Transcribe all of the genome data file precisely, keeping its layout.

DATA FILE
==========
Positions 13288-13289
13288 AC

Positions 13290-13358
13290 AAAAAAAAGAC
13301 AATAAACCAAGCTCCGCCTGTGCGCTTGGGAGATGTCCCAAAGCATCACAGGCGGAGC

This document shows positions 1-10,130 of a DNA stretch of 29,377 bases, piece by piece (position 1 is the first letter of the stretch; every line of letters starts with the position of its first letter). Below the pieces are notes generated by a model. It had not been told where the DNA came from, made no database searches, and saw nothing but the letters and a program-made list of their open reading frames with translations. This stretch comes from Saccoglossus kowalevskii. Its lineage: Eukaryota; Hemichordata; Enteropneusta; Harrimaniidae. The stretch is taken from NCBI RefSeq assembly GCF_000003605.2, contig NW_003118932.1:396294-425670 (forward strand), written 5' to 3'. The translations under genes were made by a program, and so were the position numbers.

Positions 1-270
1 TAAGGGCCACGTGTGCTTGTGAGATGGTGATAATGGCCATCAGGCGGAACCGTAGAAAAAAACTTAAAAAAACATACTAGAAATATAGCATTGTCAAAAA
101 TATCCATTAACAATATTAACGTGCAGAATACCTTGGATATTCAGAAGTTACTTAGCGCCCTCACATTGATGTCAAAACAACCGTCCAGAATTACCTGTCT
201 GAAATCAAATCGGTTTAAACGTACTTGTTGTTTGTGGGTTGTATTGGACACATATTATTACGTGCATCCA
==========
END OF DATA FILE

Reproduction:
Positions 13288-13289
13288 AC

Positions 13290-13358
13290 AAAAAAAAGAC
13301 AATAAACCAAGCTCCGCCTGTGCGCTTGGGAGATGTCCCAAAGCATCACAGGCGGAGC

This document shows positions 1-10,130 of a DNA stretch of 29,377 bases, piece by piece (position 1 is the first letter of the stretch; every line of letters starts with the position of its first letter). Below the pieces are notes generated by a model. It had not been told where the DNA came from, made no database searches, and saw nothing but the letters and a program-made list of their open reading frames with translations. This stretch comes from Saccoglossus kowalevskii. Its lineage: Eukaryota; Hemichordata; Enteropneusta; Harrimaniidae. The stretch is taken from NCBI RefSeq assembly GCF_000003605.2, contig NW_003118932.1:396294-425670 (forward strand), written 5' to 3'. The translations under genes were made by a program, and so were the position numbers.

Positions 1-270
1 TAAGGGCCACGTGTGCTTGTGAGATGGTGATAATGGCCATCAGGCGGAACCGTAGAAAAAAACTTAAAAAAACATACTAGAAATATAGCATTGTCAAAAA
101 TATCCATTAACAATATTAACGTGCAGAATACCTTGGATATTCAGAAGTTACTTAGCGCCCTCACATTGATGTCAAAACAACCGTCCAGAATTACCTGTCT
201 GAAATCAAATCGGTTTAAACGTACTTGTTGTTTGTGGGTTGTATTGGACACATATTATTACGTGCATCCA